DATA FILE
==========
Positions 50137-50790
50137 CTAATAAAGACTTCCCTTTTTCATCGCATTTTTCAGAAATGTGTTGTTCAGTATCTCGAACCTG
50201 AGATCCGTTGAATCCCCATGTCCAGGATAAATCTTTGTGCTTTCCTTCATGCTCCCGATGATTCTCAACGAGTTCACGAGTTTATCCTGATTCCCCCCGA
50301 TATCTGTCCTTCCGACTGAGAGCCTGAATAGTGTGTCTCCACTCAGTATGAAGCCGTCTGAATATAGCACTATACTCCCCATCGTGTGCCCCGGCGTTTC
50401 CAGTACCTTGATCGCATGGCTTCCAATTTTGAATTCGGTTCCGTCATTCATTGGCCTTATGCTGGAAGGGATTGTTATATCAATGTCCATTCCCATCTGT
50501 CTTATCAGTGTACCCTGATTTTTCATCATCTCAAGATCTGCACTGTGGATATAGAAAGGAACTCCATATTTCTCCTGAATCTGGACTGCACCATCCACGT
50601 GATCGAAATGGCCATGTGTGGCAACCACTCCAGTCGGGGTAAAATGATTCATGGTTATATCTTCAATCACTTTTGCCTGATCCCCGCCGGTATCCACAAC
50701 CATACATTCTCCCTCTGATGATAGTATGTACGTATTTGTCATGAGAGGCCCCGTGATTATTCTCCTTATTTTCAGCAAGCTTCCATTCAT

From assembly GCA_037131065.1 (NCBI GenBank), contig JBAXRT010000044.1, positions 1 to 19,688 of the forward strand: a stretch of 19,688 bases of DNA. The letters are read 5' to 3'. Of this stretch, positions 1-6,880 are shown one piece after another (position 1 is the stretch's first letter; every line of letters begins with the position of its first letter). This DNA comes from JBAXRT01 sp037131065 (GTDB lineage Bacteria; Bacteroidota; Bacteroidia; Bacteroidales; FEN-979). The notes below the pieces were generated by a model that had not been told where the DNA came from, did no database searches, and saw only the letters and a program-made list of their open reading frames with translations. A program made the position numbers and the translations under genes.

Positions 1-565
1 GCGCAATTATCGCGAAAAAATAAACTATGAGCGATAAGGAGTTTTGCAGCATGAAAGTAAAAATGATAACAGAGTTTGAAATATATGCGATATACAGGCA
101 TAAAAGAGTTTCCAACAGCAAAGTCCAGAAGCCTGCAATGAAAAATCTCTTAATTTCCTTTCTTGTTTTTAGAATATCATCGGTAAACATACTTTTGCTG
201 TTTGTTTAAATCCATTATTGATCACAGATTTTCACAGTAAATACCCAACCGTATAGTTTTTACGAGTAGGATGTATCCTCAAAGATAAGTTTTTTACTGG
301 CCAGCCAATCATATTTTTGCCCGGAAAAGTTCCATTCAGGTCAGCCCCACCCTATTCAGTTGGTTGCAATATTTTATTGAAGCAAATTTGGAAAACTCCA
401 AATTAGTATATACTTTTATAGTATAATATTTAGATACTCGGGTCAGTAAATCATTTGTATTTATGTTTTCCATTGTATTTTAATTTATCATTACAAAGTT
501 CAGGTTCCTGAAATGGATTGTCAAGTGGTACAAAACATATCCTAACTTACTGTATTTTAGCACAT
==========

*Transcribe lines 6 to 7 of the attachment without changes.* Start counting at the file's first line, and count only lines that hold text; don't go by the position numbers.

50501 CTTATCAGTGTACCCTGATTTTTCATCATCTCAAGATCTGCACTGTGGATATAGAAAGGAACTCCATATTTCTCCTGAATCTGGACTGCACCATCCACGT
50601 GATCGAAATGGCCATGTGTGGCAACCACTCCAGTCGGGGTAAAATGATTCATGGTTATATCTTCAATCACTTTTGCCTGATCCCCGCCGGTATCCACAAC